Why is it important: Regardless of how you feel about the use of DRM (digital rights management) in video games, the industry seems to be moving even further in this direction. As free-to-play games have prospered and multiple story DLCs for each game have become the norm for AAA games, companies like Denuvo are building additional defenses against digital piracy.

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Most of our readers are familiar with Denuvo, one of the most hated DRM and anti-tamper software solutions used by video game publishers with varying degrees of success. Chances are you’ve played Denuvo-protected games in recent years, as over 200 items who use it at the time of this writing.

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From 2014 games like Fifa 15 and Dragon Age: Inquisition to recent games like Deathloop, Battlefield 2042, Dying Light 2 and Monster Hunter Rise, they all include some form of anti-piracy protection that supposedly helps publishers fight with people who want to play. without paying the asking price.

This week, the company behind the controversial DRM decision quietly launched a similar tool for downloadable content (DLC). The new technology, called SecureDLC, promises to prevent piracy of paid add-on content and anything else that can only be unlocked with a microtransaction.

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Denuvo says that additional game content is an important source of income for many game developers, especially those working on free-to-play games. The company says it has become trivial for the average gamer to download and use tools that bypass the existing protections offered by popular gaming platforms such as Steam, Epic and the Microsoft Store.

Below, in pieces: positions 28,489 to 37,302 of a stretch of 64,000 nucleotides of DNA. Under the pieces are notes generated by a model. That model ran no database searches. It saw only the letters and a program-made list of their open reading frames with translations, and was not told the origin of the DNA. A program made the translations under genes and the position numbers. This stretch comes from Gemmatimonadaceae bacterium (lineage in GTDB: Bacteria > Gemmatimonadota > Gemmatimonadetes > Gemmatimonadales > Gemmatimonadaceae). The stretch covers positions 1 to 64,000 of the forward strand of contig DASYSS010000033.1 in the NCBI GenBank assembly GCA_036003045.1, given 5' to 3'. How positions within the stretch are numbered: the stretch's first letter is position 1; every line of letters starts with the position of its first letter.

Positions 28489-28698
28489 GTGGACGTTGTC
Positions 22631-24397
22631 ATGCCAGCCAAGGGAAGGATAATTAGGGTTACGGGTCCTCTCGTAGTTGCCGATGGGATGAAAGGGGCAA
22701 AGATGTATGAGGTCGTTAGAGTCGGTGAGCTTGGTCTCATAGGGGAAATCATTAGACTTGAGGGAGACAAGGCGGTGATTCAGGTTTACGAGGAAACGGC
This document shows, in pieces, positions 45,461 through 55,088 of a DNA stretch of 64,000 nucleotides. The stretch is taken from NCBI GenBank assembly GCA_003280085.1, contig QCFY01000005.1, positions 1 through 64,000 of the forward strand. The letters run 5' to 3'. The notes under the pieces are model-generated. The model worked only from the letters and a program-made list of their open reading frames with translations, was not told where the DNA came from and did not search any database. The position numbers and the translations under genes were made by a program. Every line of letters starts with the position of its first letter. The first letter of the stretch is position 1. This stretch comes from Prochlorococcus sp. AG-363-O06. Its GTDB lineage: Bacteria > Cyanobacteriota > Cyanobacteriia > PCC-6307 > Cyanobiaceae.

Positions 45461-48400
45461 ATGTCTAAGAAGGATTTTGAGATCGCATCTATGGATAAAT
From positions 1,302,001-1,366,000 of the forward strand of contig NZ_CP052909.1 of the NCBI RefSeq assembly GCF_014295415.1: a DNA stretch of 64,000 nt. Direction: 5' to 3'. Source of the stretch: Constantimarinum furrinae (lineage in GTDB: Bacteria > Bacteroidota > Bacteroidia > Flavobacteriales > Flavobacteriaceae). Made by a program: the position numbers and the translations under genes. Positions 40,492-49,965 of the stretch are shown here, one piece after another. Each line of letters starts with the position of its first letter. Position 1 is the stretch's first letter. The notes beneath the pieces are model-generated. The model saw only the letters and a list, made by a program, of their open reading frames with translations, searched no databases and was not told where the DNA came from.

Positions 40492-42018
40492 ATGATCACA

Reinhard Blaukovich, Managing Director of Denuvo, says that SecureDLC is already being used due to its ease of implementation. All it takes is a few modifications to the platform’s AI that allow SecureDLC to act as an additional validator for any DLC unlock requests.

He also notes that “Denuvo has become a one-stop-shop for game developers to keep their games safe from fraud, counterfeiting, and piracy, while also protecting the gaming experience. Our current clients, big and small, are thrilled with the results. and we’re excited to help them maximize revenue as well as drive new business models for these games they’ve put so much effort into making.”

While this is good news for many game developers, some gamers will no doubt be unhappy – and rightly so. BUT simple problem with Denuvo servers may leave you unable to access some of your games, while tamper protection software may demanding on the latest equipment. We hope that Denuvo can prevent these issues from reoccurring in the future.

Head credit: Sean Do